After wheeling Plaintiff out of the unit, staff took him to the main medical area for further evaluation and transport to the local hospital. (Id.). According to Huneycutt, once the officers arrived in the main medical area, Officer Quigley, a transport/receiving area officer, responded to prepare and secure Plaintiff for transport to the hospital. (Doc. No. 88 at ¶¶ 15-16). To do so, Quigley began to secure Plaintiff with “receiving” restraints and to remove the restraints from the segregation unit, as per NCDPS and Alexander policies.[2] (Id. at ¶ 16; Ex. B). Quigley provided Huneycutt a written statement which states that he first applied the receiving handcuffs to Plaintiff and then removed the segregation unit's handcuffs and waist chain. (Id. at ¶ 18; Ex. C at 13). According to Huneycutt, at that point, Plaintiff would have been seated in the wheelchair but only secured with leg irons and handcuffs. (Doc. No. 88 at ¶ 18; Ex. C at 16). This is not considered “fully restrained.” (Doc. No. 88, Ex. B at 7, 26, 33; Ex. C at 16). And, it would allow Plaintiff a full range of motion with the handcuffs and the means and opportunity to assault staff or evade their attempts to restrain him. (Doc. No. 88 at ¶ 18; Ex. C at 16).

         To secure Plaintiff's black box, Quigley instructed Plaintiff to place his hands close to his waist, palms down and crossing at his wrists, but Plaintiff refused. (Doc. No. 88 at ¶ 19; Ex. C at 13). Copeland and Murray were standing next to Plaintiff and heard him tell Quigley, “I don't have to put my hands like that.” (Doc. No. 88, Ex. C at 10, 11). Quigley then told Plaintiff that he was restraining him according to policy and again ordered him to submit to the restraints. (Id.). Plaintiff again refused. (Id.). At that point, Sergeant Beal (Quigley's supervisor) told Plaintiff that Quigley was correct and ordered him to submit to the restraints. (Doc. No. 88 at ¶ 20; Ex. C at 17). Murray (Copeland's supervisor) also ordered Plaintiff to submit to the restraints and he refused. (Id.; Ex. C at 10).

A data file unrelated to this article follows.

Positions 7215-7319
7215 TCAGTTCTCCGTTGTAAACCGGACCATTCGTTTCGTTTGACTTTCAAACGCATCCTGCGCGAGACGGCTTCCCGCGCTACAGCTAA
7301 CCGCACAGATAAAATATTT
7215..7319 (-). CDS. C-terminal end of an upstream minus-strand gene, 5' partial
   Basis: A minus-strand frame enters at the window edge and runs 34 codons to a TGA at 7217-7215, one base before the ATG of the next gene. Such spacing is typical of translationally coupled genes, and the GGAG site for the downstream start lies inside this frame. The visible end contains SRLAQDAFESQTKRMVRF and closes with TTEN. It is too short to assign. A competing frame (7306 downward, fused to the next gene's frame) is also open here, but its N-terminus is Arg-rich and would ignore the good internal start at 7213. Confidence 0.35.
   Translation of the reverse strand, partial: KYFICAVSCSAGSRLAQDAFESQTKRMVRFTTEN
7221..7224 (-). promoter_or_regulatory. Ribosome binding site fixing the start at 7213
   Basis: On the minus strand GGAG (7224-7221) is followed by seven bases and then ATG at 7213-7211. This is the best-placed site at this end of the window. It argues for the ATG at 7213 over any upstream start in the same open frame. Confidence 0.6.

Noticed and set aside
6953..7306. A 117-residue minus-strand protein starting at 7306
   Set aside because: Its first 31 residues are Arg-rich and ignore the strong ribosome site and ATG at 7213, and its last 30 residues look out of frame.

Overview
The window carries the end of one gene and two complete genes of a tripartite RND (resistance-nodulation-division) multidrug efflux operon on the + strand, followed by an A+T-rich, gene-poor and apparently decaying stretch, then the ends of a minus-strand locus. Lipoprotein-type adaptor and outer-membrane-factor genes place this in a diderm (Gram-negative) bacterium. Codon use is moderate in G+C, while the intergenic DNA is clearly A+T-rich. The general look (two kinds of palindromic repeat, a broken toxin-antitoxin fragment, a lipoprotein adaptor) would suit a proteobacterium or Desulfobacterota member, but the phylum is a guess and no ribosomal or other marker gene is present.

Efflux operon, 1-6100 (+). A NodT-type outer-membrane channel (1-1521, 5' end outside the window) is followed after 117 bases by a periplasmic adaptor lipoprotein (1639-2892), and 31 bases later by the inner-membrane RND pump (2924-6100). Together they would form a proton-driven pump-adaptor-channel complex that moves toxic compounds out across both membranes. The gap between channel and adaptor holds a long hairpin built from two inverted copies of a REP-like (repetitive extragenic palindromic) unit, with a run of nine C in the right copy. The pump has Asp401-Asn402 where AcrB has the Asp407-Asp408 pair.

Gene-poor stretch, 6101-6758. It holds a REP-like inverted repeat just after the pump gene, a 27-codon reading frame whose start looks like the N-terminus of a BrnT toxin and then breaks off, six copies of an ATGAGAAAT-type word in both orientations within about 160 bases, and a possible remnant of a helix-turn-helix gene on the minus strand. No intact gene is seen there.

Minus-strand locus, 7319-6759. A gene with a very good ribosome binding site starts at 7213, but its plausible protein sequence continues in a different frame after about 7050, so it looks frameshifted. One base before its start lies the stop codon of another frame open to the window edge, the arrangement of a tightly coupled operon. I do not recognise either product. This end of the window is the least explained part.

Plaintiff pulled his hands to his chest to avoid having them restrained to his waist. (Id. at ¶ 21). At the direction of the supervising officers, Quigley and Copeland attempted to place Plaintiff's wrists in the correct position so they could apply the black box. (Id.). As Copeland and Quigley were touching Plaintiff's wrists, he grabbed at Copeland's left hand and tried to bite Quigley. (Id. at ¶ 22; Ex. C at 10, 11, 13). Murray, seeing that Plaintiff was aggressive with the officers, ordered Copeland to administer OC (pepper) spray to Plaintiff. (Id. at ¶ 23; Ex. C at 10, 16). Plaintiff was continually being ordered to comply with orders during this time. (Id.).

         Copeland gave a short burst of OC spray to Plaintiff's facial area, which, according to Copeland and Quigley, caused Plaintiff to become more agitated and aggressive. (Id. at ¶ 24; Ex. C at 11, 13). The OC spray was administered in compliance with policies regarding its use. (Id., Ex. C at 16). Plaintiff's level of resistance increased and Copeland and Quigley (at their supervisor's direction) placed Plaintiff on the floor try to restrain him and stop him from assaulting them. (Id. at ¶ 25; Ex. C. at 16). The increasingly volatile situation required additional force to match the threat posed by Plaintiff. (Id.). Huneycutt states that, in his twenty-one years of experience, it is not uncommon for OC (or pepper) spray ...